These benefits for faculty will ultimately enrich the learning of the student body at large; ideally, professors who have taught in the honors program will bring to their other classes the fresh insights they have developed as well as new perspectives that may be suggested to them by the honors students.  The honors students also, as they interact with other students, are likely to challenge and encourage them, both academically and with respect to service opportunities, making their own contribution to the general student population.  Ideally, honors students will continue to interact positively with the communities they are part of away from campus and after graduation—in their churches, home towns, graduate programs, and professional lives—making them, in these communities, ambassadors for Campbell University.

The Honors Program Requirements
For Admission into the Program:

  • As an incoming freshman:
    • High school GPA=4.0 or higher
    • SAT=1100 or higher
  • As a second-semester freshman or transfer student:
    • College GPA=3.25 or higher
    • Letter of recommendation from faculty

For Continuance in the Program:

  • Maintain a college GPA=3.25 or higher
  • Successful completion of courses in the Honors Curriculum
  • Participation in community service:
    • At least one group service activity per semester (or an equivalent acceptable to the committee)
    • Individual service hours on the following per-semester schedule:
    • 2 group activities (8-12 hours) + 12 hours individual service=20-24 hours/semester
      OR
      1 group activity (4-6 hours) + 20 hours individual service=24-30 hours/semester
  • Participation in social events (one of two scheduled each semester)

The Honors Program Curriculum
Over the course of several years, the Honors Curriculum Committee has worked to establish a curriculum which would accomplish the goals of the program and fulfill the needs and interests of both students and faculty.  The results of this work, as outlined below, define a program that is innovative, integrative, and challenging.  This curriculum very deliberately incorporates the Campbell University Statement of Purpose and, in doing so, provides students in the program with an opportunity unique to Campbell.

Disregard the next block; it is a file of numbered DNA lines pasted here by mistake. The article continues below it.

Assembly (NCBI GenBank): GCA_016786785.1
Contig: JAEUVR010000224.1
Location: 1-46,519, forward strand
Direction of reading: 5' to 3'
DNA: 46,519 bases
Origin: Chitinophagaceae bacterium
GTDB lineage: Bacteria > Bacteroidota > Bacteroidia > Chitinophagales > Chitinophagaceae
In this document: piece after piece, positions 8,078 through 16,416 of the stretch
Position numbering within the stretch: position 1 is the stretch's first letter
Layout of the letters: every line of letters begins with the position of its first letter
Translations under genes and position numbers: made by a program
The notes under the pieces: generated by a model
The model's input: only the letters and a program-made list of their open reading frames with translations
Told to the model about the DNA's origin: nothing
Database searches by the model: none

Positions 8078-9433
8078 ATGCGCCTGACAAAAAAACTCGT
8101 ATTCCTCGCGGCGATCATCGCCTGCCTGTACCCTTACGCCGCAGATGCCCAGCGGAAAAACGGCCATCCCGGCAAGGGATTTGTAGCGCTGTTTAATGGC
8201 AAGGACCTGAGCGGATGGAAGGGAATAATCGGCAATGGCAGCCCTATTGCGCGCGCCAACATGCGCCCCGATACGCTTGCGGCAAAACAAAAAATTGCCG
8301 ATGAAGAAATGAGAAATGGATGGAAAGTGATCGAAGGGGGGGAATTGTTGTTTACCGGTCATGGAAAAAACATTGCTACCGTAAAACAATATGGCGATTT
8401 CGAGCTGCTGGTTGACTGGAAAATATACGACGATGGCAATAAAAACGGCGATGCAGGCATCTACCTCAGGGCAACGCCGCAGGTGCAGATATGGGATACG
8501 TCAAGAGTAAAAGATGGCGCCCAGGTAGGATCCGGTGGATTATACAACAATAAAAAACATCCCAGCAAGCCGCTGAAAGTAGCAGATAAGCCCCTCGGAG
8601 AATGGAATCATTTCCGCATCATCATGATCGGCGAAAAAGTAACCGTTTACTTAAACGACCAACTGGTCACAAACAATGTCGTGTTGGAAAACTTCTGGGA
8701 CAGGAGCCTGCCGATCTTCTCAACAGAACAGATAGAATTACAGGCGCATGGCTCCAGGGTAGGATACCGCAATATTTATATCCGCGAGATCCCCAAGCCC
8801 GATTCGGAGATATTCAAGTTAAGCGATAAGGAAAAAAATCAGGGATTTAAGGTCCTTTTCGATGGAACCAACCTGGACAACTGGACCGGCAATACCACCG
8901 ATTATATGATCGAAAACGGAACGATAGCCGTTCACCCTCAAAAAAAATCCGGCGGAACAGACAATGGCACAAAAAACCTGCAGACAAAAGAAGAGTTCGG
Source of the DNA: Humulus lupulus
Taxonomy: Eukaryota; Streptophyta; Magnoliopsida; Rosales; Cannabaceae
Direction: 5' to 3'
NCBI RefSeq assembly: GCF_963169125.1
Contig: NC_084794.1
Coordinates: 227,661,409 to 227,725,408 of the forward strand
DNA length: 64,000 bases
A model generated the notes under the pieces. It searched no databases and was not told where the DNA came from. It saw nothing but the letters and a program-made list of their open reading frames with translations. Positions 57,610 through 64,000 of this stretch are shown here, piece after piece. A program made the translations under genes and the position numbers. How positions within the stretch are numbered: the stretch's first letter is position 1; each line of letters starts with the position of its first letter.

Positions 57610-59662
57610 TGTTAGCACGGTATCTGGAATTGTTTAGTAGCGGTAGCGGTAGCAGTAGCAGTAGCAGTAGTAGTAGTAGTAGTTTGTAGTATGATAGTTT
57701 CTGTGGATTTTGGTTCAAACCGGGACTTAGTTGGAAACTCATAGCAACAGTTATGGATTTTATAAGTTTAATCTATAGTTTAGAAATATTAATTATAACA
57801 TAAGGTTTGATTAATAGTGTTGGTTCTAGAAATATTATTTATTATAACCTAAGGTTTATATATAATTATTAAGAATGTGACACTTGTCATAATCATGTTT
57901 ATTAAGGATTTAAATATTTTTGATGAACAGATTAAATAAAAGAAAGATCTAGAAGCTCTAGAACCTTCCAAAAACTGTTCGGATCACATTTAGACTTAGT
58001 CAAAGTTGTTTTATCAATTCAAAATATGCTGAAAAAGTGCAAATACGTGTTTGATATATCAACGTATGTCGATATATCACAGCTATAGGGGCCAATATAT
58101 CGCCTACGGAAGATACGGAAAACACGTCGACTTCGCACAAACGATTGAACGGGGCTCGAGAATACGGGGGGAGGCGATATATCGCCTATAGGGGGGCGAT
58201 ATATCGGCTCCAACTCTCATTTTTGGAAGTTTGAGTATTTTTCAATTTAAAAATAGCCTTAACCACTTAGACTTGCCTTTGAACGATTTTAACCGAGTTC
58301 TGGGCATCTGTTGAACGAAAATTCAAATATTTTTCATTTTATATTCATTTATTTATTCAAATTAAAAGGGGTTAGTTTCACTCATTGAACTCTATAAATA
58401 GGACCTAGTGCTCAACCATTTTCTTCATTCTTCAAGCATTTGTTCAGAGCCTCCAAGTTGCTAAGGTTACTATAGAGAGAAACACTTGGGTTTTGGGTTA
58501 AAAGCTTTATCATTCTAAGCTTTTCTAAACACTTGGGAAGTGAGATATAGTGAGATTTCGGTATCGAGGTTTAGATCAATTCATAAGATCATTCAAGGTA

Freshman year:    

First Semester—HONOR 101, Honors Orientation Seminar I (1 credit hour)
Second Semester—HONOR 102, Honors Orientation Seminar II (1 credit hour)

Sophomore and Junior years:  Four upper level Honors courses, seminar-style, special topics courses, usually emphasizing interdisciplinarity and integration (two credit hours each; eight hours total)

First Semester—HONOR 250 (2 credit hours) or HONOR 350 (2 credit hours)
Second Semester—HONOR 251 (2 credit hours) or HONOR 351 (2 credit hours)

Although it is recommended that these courses be taken during the Sophomore and Junior years, students may elect to take one of these courses during the freshman year or to postpone one course until the senior year, as circumstances and schedule warrant.

Senior year:          

First Semester—HONOR 401, Honors Program Thesis (1-3 credit hours)
Second Semester—HONOR 402, Honors Program Senior Seminar (1-3 credit hours)

Honors Program Course Listing (HONOR 000)

101 Honors Orientation Seminar I (1)
A discussion-based class introducing students to integrative thinking within a broadly-based Christian worldview.

102 Honors Orientation Seminar II (1)
A continuation of HONOR 101.

250 Honors Intermediate Special Topics (2)
A n intermediate seminar style course on a special topic approved by the Honors Program Committee.

251 Honors Intermediate Special Topics (2)
A n intermediate seminar style course on a special topic approved by the Honors Program Committee.

350 Honors Advanced Special Topics (2)
A n advanced seminar style course on a special topic approved by the Honors Program Committee.

351 Honors Intermediate Special Topics (2)
A n advanced seminar style course on a special topic approved by the Honors Program Committee.

401 Honors Program Thesis (1)
A special project, possibly (though not necessarily) involving a topic in the student’s major, designed by the student and a faculty mentor, in consultation with the Honors Curriculum Committee.

402 Honors Program Senior Seminar (1)
A seminar-style “exit” course, incorporating student presentation of projects completed for HONOR 401.